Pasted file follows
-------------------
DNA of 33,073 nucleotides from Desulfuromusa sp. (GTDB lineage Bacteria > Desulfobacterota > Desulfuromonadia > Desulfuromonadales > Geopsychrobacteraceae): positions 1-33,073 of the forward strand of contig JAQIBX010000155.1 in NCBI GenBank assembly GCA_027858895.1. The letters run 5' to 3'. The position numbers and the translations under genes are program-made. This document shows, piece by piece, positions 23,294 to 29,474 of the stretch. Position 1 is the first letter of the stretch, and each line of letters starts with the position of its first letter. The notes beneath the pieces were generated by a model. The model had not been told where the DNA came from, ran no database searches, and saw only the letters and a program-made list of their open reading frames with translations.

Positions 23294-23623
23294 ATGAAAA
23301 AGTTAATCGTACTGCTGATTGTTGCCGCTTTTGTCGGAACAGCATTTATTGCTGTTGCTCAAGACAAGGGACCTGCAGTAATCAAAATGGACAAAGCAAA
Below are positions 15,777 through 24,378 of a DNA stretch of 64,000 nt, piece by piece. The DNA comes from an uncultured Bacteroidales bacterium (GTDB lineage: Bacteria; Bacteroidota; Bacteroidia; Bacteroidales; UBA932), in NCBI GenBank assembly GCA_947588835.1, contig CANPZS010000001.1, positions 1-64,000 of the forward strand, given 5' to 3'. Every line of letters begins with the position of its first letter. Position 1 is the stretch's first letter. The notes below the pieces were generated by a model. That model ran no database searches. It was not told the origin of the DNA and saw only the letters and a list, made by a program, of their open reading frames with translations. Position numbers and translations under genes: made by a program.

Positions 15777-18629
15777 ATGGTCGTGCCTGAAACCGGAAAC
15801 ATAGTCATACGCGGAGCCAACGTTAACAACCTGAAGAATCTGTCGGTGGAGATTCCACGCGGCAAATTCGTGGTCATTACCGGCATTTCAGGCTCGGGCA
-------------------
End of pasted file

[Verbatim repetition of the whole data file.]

DNA of 33,073 nucleotides from Desulfuromusa sp. (GTDB lineage Bacteria > Desulfobacterota > Desulfuromonadia > Desulfuromonadales > Geopsychrobacteraceae): positions 1-33,073 of the forward strand of contig JAQIBX010000155.1 in NCBI GenBank assembly GCA_027858895.1. The letters run 5' to 3'. The position numbers and the translations under genes are program-made. This document shows, piece by piece, positions 23,294 to 29,474 of the stretch. Position 1 is the first letter of the stretch, and each line of letters starts with the position of its first letter. The notes beneath the pieces were generated by a model. The model had not been told where the DNA came from, ran no database searches, and saw only the letters and a program-made list of their open reading frames with translations.

Positions 23294-23623
23294 ATGAAAA
23301 AGTTAATCGTACTGCTGATTGTTGCCGCTTTTGTCGGAACAGCATTTATTGCTGTTGCTCAAGACAAGGGACCTGCAGTAATCAAAATGGACAAAGCAAA
Below are positions 15,777 through 24,378 of a DNA stretch of 64,000 nt, piece by piece. The DNA comes from an uncultured Bacteroidales bacterium (GTDB lineage: Bacteria; Bacteroidota; Bacteroidia; Bacteroidales; UBA932), in NCBI GenBank assembly GCA_947588835.1, contig CANPZS010000001.1, positions 1-64,000 of the forward strand, given 5' to 3'. Every line of letters begins with the position of its first letter. Position 1 is the stretch's first letter. The notes below the pieces were generated by a model. That model ran no database searches. It was not told the origin of the DNA and saw only the letters and a list, made by a program, of their open reading frames with translations. Position numbers and translations under genes: made by a program.

Positions 15777-18629
15777 ATGGTCGTGCCTGAAACCGGAAAC
15801 ATAGTCATACGCGGAGCCAACGTTAACAACCTGAAGAATCTGTCGGTGGAGATTCCACGCGGCAAATTCGTGGTCATTACCGGCATTTCAGGCTCGGGCA